• 2 bytes - type (currently only the type 0x0000 is recognized meaning that the value will hold the VLAN number in which this BPDU was originated)
  • 2 byte - length of the value field (for type 0, the length is indicated as 0x0002)
  • variable length - value (for type 0, the VLAN number in which the BPDU was originated)

Read more about it here:

http://puck.nether.net/pipermail/cisco-nsp/2004-March/009079.html

http://www.cisco.com/en/US/tech/tk389/tk621/technologies_tech_note09186a00801d11a0.shtml#topic2 (search for "TLV" in this document - there is just a single instance of it, almost an off-hand remark)

Wireshark does not currently show this field in its dissection pane, although when you capture and watch closely the PVST+ BPDUs in the hexa dump pane, you can see at their very end that there are some non-dissected bytes which clearly are not null. You can easily recognize the value there. Wireshark developers seem to be actually aware of this, just the Wireshark has not been yet extended. Perhaps when I'll have more time, I'll write an extension for this and submit it to Wireshark developers.

http://wiki.wireshark.org/STP

I have attached a Wireshark capture for you here - observe the BPDUs. One BPDU is always sent in IEEE format, is derived from VLAN1 and serves for interoperation with IEEE STP region if there is any. Apart from them, 5 PVST+ VLANs are sent each 2 seconds, appropriately tagged (VLAN1 PVST+ BPDU is not tagged as I have left the native VLAN on 1; other BPDUs are tagged). Each of these PVST+ BPDUs, however, carries the TLV at its very end.

I think the PVID  inconsistency detection is done by comparing the BID (extended system ID  or MAC address) of the several STP instances because they have to be  different for every VLAN.

This would not work. You have no guarantee that the sender is using Extended System ID, and even if it is, you can not be sure what kind information it has stored in that field.

The native VLAN mismatch detection in PV(R)ST+ is somewhat convoluted - please feel welcome to ask further!

Best regards,

Peter

Re: CDP and Native VLANs

Hello Peter,

thank you very much for this interesting information, so far I didn't know about those TLVs!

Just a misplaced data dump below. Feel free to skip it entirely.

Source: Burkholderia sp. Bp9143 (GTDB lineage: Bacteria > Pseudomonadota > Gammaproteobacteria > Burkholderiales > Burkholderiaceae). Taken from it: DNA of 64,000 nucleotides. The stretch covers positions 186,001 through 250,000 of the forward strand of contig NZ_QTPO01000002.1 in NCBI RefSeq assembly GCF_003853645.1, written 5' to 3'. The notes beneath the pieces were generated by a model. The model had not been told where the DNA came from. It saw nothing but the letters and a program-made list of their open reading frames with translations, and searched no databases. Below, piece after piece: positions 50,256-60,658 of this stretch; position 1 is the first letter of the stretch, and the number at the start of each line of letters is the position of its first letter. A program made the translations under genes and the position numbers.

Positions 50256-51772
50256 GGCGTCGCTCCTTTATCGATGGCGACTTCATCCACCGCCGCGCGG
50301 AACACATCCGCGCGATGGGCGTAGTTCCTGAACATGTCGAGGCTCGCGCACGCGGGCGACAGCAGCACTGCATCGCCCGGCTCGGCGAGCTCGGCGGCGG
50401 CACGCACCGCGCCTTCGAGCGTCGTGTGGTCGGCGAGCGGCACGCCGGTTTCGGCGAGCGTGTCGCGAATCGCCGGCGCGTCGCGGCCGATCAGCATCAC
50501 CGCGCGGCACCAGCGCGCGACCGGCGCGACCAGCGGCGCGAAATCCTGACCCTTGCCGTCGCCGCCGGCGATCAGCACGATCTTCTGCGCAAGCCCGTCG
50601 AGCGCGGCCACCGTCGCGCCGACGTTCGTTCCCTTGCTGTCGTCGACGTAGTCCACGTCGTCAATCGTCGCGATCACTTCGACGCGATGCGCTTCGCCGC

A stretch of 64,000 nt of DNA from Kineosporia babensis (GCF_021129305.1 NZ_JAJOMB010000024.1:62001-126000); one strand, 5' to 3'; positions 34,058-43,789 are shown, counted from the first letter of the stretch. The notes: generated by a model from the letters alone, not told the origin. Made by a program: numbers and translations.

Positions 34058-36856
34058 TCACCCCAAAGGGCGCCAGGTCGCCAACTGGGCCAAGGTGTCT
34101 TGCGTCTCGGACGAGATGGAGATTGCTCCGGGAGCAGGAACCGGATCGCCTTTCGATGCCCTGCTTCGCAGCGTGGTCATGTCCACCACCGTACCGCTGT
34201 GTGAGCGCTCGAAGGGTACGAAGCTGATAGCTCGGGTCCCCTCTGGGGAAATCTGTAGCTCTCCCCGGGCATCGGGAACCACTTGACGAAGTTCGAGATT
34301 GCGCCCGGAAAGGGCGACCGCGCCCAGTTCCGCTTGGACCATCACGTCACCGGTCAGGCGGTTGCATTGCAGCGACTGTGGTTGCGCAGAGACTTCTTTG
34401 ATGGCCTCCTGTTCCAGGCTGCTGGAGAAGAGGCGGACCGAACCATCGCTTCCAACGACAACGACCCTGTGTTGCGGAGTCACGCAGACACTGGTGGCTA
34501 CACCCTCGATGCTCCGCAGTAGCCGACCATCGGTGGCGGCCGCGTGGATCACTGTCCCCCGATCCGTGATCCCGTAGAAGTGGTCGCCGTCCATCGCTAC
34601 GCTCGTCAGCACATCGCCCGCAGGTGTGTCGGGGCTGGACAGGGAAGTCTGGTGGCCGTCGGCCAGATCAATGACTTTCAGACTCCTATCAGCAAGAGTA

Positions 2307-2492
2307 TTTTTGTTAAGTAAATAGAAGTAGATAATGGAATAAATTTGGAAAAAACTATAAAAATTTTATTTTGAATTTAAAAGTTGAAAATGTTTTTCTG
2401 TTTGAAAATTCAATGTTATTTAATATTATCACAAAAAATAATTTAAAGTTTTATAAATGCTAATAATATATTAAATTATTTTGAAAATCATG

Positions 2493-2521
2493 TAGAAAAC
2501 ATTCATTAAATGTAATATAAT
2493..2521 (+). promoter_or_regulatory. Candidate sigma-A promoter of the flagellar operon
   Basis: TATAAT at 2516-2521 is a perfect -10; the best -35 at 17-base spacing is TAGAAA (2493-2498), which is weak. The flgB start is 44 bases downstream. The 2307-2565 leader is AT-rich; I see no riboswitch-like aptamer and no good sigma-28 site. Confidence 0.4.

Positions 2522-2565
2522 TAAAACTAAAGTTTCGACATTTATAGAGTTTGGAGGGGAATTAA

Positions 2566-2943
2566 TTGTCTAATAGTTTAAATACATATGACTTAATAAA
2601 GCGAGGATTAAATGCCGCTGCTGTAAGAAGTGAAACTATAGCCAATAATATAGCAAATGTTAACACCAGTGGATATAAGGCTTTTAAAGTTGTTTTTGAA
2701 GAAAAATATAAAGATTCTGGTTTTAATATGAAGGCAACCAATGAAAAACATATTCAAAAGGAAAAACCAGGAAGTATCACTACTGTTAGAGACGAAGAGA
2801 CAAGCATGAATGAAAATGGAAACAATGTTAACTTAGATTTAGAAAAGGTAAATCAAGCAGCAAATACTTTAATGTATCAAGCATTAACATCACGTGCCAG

That's what I like most on CSV: Each time I learn something new.

Wireshark does not currently show this field in its dissection pane, although when you capture and watch closely the PVST+ BPDUs in the hexa dump pane, you can see at their very end that there are some non-dissected bytes which clearly are not null.

This is important to know.

Instead of reading the details in "Tshoot STPPVID- and Type-Inconsistencies", I relied to much in what I saw in Wireshark captures.

This would not work. You have no guarantee that the sender is using Extended System ID, ...

True, but in this case the MAC addresses should give similar information.

... , and even if it is, you can not be sure what kind information it has stored in that field.

Very good point! Fortunately I'm not a protocol designer ;-)

Thanks again,

Rolf

Cisco Employee

Re: CDP and Native VLANs

Hello Rolf,

You are heartily welcome.

Instead of reading the details in "Tshoot STPPVID- and  Type-Inconsistencies", I relied to much in what I saw in Wireshark  captures.

I suggest combining the approaches. Some things can be derived from what you see in Wireshark, but even the Wireshark does not know or implement all the existing protocols - and second, there is a certain logic behind these inconsistencies, and it is always good to know what actually causes an inconsistency check to trip. For example, LOOP_Inconsistent state is triggered by sudden loss of incoming BPDUs - in fact there's nothing to see in Wireshark about this